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4 Ways to Get Unstuck in Your Job Search

If you've been looking for a job for any length of time, you've probably run into roadblocks.

Weeks go by with no job interviews. Employers don't call. And you start to feel stuck.

Where can you turn for new ideas to get "unstuck" in your job search?

I suggest you try "funnel vision."

As explained to me years ago by marketing master Jay Abraham, funnel vision is the opposite of tunnel vision. It's a way of looking beyond your current situation for new ideas, then adapting them to create breakthroughs.

Funnel vision is how Velcro was invented -- those tiny hooks that hold clothing together were adapted from cockleburr seeds in nature.

Funnel vision is how drive-up windows came to fast-food restaurants -- before McDonald's installed their first one in 1975, drive-up service had been used at banks since 1928.

To illustrate funnel vision for your job search, I'm going to adapt four ideas from a terrific article on blogging at, called "10 Ways to Find New Blog Topics" (

See? We're already adapting -- from blogging to job hunting.

Here we go ...

  1. Read the comments on career blogs for new ideas Some of the smartest job search ideas come from ... smart job seekers.

    Where can you find them? Oftentimes these people share their success stories by posting helpful comments on blogs that deal with career and job-search topics.

    So, to generate new ideas for your job search, check out the comments posted on high-traffic blogs. Many of the most popular are found at this link -

  2. Review your greatest hits

    I'll break this idea down into two parts.

    First, look back over your career. How did you find out about every job you've had since you left school? Examples: You networked with a professor in 1988, networked with a neighbor in 1992, answered a want ad in 1994, called a recruiter in 2001, etc.

    Now ask yourself: How could I repeat that or do something similar to it?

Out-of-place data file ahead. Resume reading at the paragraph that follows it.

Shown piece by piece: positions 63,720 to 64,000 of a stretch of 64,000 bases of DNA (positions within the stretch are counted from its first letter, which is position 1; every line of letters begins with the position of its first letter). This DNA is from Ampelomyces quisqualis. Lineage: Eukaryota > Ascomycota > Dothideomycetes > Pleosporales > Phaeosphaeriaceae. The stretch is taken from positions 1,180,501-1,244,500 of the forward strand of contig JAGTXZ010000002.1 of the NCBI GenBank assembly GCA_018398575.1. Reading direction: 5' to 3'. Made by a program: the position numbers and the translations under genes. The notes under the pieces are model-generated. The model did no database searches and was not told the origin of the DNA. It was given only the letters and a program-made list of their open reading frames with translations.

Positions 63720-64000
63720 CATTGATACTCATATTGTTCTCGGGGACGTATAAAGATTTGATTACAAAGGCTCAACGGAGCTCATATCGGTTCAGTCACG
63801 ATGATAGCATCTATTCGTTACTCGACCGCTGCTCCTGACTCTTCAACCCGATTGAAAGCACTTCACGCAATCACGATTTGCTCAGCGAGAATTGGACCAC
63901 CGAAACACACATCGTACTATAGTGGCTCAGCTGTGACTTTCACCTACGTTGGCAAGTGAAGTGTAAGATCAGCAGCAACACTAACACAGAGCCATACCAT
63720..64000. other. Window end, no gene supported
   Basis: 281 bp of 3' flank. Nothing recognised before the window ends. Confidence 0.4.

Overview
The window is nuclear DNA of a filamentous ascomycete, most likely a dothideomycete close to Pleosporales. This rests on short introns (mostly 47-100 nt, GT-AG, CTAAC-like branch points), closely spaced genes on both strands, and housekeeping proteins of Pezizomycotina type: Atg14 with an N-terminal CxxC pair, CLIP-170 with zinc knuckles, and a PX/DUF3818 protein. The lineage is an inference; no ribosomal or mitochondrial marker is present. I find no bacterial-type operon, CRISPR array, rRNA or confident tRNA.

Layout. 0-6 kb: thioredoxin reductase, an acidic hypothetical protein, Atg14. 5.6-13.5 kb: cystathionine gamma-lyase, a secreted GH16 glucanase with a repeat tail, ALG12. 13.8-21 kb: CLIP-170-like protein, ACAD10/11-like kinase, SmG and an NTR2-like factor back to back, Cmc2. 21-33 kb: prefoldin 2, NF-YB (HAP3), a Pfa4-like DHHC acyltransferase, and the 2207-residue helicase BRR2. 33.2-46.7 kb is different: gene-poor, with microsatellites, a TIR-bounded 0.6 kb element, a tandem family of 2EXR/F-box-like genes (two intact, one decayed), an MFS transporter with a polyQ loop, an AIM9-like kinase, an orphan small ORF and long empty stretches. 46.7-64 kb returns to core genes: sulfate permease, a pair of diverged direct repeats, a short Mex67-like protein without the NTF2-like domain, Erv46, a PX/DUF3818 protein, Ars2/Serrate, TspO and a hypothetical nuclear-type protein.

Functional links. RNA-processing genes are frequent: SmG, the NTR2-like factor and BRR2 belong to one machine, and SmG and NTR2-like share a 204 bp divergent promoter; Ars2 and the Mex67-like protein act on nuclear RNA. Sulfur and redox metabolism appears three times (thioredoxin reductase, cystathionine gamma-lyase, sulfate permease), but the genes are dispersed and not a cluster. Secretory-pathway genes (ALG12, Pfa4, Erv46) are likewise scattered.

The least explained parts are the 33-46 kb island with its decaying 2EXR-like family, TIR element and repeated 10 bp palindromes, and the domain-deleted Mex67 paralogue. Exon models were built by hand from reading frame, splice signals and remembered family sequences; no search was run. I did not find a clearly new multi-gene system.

You may not find as many jobs listed in the Sunday paper today compared to 1994, for example, but what about the online edition of the newspaper? Or what about looking through an industry newsletter or magazine that serves a narrow niche? Trade publications can be a terrific source of job leads -- call your local library and ask for help finding them.

    Second, what did you do and say to get hired for previous jobs? What's the best cover letter you ever sent? What's the best line in your last resume? The best answer you ever gave in a job interview?

    Now ask yourself: How could I repeat those successes in my current job search?

  3. Do something different

    To get different ideas, you have to start with different thoughts.

    Example: How would you get a "job" on American Idol? Send a resume? No, you'd audition. And before your audition, you'd practice like mad.

    So, ask yourself this: Where and how could I "audition" for a job? Whom would I have to contact to get an audition? And what skills would I have to practice beforehand?

    Approaching your job search as if it were an audition for "American Idol" is just one way to do something different.

    How would you get hired for a job as a bus driver? A tennis coach? A senator? A mountain guide in Tibet?

    You may be just one different tactic away from your next job. What is it?

  4. Invite a guest author to write for you Ask three or five of the most-successful people you know to send you their resumes and cover letters. What parts can you adapt and use in your own documents?

    Your friends will be flattered that you ask. Plus, you'll be doing some "accidental networking" when you send them your revised resume and cover letter to review, which is a nice secondary benefit.

    Do you see how powerful a tool funnel vision can be? And there are plenty of other ways for you to get unstuck -- I've adapted only four ideas from the 10 in that article on blogging.

- Kevin Donlin

Kevin Donlin is contributing co-author of "Guerrilla Marketing for Job Hunters 2.0." Since 1996, he has provided job-search help to more than 20,000 people. For a free glimpse, visit Guerrilla Job Search System DVD.